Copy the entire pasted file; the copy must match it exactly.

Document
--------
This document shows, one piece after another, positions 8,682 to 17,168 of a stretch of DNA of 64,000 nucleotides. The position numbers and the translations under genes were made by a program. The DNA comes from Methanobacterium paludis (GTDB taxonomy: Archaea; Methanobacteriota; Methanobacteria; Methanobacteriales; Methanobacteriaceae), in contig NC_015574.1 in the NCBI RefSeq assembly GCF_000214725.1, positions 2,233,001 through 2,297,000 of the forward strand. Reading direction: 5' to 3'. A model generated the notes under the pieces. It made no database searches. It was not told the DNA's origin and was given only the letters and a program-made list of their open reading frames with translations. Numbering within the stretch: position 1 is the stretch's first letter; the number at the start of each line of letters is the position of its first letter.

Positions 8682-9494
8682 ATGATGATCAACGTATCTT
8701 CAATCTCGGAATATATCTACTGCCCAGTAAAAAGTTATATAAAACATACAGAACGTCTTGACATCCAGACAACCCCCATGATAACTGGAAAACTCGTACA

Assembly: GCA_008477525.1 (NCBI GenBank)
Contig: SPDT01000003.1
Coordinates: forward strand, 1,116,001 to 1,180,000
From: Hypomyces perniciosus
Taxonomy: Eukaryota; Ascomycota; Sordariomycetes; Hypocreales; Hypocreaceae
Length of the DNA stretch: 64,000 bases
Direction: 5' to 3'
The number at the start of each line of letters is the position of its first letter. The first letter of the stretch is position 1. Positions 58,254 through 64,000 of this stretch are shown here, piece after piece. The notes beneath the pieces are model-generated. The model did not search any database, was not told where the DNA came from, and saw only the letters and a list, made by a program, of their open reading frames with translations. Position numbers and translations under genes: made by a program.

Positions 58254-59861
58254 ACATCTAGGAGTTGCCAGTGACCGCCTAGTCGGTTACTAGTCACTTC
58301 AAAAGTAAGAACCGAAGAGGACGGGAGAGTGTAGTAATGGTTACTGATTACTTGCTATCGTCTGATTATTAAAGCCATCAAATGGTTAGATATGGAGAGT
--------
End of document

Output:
This document shows, one piece after another, positions 8,682 to 17,168 of a stretch of DNA of 64,000 nucleotides. The position numbers and the translations under genes were made by a program. The DNA comes from Methanobacterium paludis (GTDB taxonomy: Archaea; Methanobacteriota; Methanobacteria; Methanobacteriales; Methanobacteriaceae), in contig NC_015574.1 in the NCBI RefSeq assembly GCF_000214725.1, positions 2,233,001 through 2,297,000 of the forward strand. Reading direction: 5' to 3'. A model generated the notes under the pieces. It made no database searches. It was not told the DNA's origin and was given only the letters and a program-made list of their open reading frames with translations. Numbering within the stretch: position 1 is the stretch's first letter; the number at the start of each line of letters is the position of its first letter.

Positions 8682-9494
8682 ATGATGATCAACGTATCTT
8701 CAATCTCGGAATATATCTACTGCCCAGTAAAAAGTTATATAAAACATACAGAACGTCTTGACATCCAGACAACCCCCATGATAACTGGAAAACTCGTACA

Assembly: GCA_008477525.1 (NCBI GenBank)
Contig: SPDT01000003.1
Coordinates: forward strand, 1,116,001 to 1,180,000
From: Hypomyces perniciosus
Taxonomy: Eukaryota; Ascomycota; Sordariomycetes; Hypocreales; Hypocreaceae
Length of the DNA stretch: 64,000 bases
Direction: 5' to 3'
The number at the start of each line of letters is the position of its first letter. The first letter of the stretch is position 1. Positions 58,254 through 64,000 of this stretch are shown here, piece after piece. The notes beneath the pieces are model-generated. The model did not search any database, was not told where the DNA came from, and saw only the letters and a list, made by a program, of their open reading frames with translations. Position numbers and translations under genes: made by a program.

Positions 58254-59861
58254 ACATCTAGGAGTTGCCAGTGACCGCCTAGTCGGTTACTAGTCACTTC
58301 AAAAGTAAGAACCGAAGAGGACGGGAGAGTGTAGTAATGGTTACTGATTACTTGCTATCGTCTGATTATTAAAGCCATCAAATGGTTAGATATGGAGAGT